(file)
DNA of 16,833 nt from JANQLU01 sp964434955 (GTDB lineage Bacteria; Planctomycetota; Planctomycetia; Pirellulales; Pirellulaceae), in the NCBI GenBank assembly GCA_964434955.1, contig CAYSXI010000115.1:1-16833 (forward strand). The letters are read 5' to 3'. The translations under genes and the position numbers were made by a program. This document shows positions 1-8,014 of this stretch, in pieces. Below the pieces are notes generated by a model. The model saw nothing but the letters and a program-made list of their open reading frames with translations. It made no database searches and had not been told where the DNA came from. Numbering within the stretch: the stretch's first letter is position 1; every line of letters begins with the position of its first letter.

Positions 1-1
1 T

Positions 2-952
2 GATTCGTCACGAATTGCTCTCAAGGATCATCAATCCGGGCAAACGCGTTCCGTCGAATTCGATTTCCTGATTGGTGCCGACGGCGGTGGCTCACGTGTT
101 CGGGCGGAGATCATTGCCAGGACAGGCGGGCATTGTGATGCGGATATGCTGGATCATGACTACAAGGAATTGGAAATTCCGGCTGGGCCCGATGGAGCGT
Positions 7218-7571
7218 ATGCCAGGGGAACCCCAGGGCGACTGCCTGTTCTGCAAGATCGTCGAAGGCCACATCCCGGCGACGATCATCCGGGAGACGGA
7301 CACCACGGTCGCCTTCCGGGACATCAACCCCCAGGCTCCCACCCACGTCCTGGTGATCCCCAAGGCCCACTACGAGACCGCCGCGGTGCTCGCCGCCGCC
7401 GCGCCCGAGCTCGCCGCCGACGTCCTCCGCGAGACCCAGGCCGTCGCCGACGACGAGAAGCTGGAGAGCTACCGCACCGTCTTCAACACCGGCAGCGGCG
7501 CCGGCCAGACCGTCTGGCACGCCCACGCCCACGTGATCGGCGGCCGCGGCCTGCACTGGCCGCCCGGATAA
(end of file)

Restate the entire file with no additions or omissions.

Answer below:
DNA of 16,833 nt from JANQLU01 sp964434955 (GTDB lineage Bacteria; Planctomycetota; Planctomycetia; Pirellulales; Pirellulaceae), in the NCBI GenBank assembly GCA_964434955.1, contig CAYSXI010000115.1:1-16833 (forward strand). The letters are read 5' to 3'. The translations under genes and the position numbers were made by a program. This document shows positions 1-8,014 of this stretch, in pieces. Below the pieces are notes generated by a model. The model saw nothing but the letters and a program-made list of their open reading frames with translations. It made no database searches and had not been told where the DNA came from. Numbering within the stretch: the stretch's first letter is position 1; every line of letters begins with the position of its first letter.

Positions 1-1
1 T

Positions 2-952
2 GATTCGTCACGAATTGCTCTCAAGGATCATCAATCCGGGCAAACGCGTTCCGTCGAATTCGATTTCCTGATTGGTGCCGACGGCGGTGGCTCACGTGTT
101 CGGGCGGAGATCATTGCCAGGACAGGCGGGCATTGTGATGCGGATATGCTGGATCATGACTACAAGGAATTGGAAATTCCGGCTGGGCCCGATGGAGCGT
Positions 7218-7571
7218 ATGCCAGGGGAACCCCAGGGCGACTGCCTGTTCTGCAAGATCGTCGAAGGCCACATCCCGGCGACGATCATCCGGGAGACGGA
7301 CACCACGGTCGCCTTCCGGGACATCAACCCCCAGGCTCCCACCCACGTCCTGGTGATCCCCAAGGCCCACTACGAGACCGCCGCGGTGCTCGCCGCCGCC
7401 GCGCCCGAGCTCGCCGCCGACGTCCTCCGCGAGACCCAGGCCGTCGCCGACGACGAGAAGCTGGAGAGCTACCGCACCGTCTTCAACACCGGCAGCGGCG
7501 CCGGCCAGACCGTCTGGCACGCCCACGCCCACGTGATCGGCGGCCGCGGCCTGCACTGGCCGCCCGGATAA